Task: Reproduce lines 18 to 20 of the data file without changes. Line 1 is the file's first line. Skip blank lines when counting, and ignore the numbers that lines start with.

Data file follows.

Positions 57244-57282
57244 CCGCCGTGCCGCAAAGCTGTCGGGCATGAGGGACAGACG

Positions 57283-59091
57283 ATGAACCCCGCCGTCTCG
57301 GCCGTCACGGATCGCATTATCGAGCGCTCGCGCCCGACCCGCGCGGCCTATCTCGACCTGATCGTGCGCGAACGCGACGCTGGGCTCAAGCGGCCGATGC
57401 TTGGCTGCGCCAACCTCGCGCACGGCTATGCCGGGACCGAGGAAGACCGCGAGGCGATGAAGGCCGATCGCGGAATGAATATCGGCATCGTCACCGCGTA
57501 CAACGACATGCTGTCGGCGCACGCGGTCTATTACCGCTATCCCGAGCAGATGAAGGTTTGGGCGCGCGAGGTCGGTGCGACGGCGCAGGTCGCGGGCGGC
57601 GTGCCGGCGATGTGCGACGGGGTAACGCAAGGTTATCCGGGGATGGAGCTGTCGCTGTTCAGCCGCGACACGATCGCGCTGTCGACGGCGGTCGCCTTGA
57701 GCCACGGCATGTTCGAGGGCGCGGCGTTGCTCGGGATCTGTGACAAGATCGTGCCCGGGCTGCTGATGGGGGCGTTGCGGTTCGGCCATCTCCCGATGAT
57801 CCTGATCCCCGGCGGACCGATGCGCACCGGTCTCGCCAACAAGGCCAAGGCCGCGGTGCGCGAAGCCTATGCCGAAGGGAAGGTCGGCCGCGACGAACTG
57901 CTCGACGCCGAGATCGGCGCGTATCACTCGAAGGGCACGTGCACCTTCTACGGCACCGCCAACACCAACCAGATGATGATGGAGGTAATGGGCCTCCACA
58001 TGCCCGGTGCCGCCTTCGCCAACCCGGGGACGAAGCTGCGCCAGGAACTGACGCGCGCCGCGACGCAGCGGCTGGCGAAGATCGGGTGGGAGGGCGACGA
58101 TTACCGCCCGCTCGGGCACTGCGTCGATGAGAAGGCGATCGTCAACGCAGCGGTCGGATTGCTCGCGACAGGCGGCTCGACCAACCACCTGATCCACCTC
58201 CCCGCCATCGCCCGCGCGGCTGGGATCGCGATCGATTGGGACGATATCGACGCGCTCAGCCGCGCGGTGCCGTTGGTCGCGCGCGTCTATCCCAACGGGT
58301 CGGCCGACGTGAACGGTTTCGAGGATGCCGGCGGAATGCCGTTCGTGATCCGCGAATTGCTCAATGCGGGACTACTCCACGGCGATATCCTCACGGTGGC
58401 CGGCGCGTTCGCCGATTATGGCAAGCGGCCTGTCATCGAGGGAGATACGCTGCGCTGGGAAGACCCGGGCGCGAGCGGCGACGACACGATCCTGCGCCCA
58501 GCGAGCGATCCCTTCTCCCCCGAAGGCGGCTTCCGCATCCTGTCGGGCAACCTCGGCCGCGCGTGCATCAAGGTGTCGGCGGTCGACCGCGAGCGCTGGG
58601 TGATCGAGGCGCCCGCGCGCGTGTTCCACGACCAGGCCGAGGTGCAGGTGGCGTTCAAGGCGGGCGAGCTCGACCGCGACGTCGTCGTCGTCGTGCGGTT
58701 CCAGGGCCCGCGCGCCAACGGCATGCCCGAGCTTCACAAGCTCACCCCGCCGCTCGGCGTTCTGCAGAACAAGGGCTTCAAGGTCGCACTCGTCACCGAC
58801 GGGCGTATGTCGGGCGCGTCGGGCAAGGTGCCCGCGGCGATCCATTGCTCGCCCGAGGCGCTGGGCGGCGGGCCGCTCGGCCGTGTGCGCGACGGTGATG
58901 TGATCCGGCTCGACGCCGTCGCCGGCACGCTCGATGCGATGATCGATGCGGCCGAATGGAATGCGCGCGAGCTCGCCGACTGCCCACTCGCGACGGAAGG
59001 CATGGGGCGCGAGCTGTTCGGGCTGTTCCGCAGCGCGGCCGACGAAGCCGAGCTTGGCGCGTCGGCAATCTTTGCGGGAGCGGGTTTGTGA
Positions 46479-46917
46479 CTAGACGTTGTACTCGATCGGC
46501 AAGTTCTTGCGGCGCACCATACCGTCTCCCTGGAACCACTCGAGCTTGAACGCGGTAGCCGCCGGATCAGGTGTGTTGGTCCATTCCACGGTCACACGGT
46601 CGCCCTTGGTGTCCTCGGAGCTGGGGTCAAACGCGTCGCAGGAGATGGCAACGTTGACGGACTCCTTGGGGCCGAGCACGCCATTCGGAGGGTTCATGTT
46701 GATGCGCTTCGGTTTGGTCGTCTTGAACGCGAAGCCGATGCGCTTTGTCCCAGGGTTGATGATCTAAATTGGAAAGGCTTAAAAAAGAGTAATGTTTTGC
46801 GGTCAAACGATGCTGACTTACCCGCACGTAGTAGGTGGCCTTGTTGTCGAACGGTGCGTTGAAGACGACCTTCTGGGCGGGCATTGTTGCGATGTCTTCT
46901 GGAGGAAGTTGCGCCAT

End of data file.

58601 TGATCGAGGCGCCCGCGCGCGTGTTCCACGACCAGGCCGAGGTGCAGGTGGCGTTCAAGGCGGGCGAGCTCGACCGCGACGTCGTCGTCGTCGTGCGGTT
58701 CCAGGGCCCGCGCGCCAACGGCATGCCCGAGCTTCACAAGCTCACCCCGCCGCTCGGCGTTCTGCAGAACAAGGGCTTCAAGGTCGCACTCGTCACCGAC
58801 GGGCGTATGTCGGGCGCGTCGGGCAAGGTGCCCGCGGCGATCCATTGCTCGCCCGAGGCGCTGGGCGGCGGGCCGCTCGGCCGTGTGCGCGACGGTGATG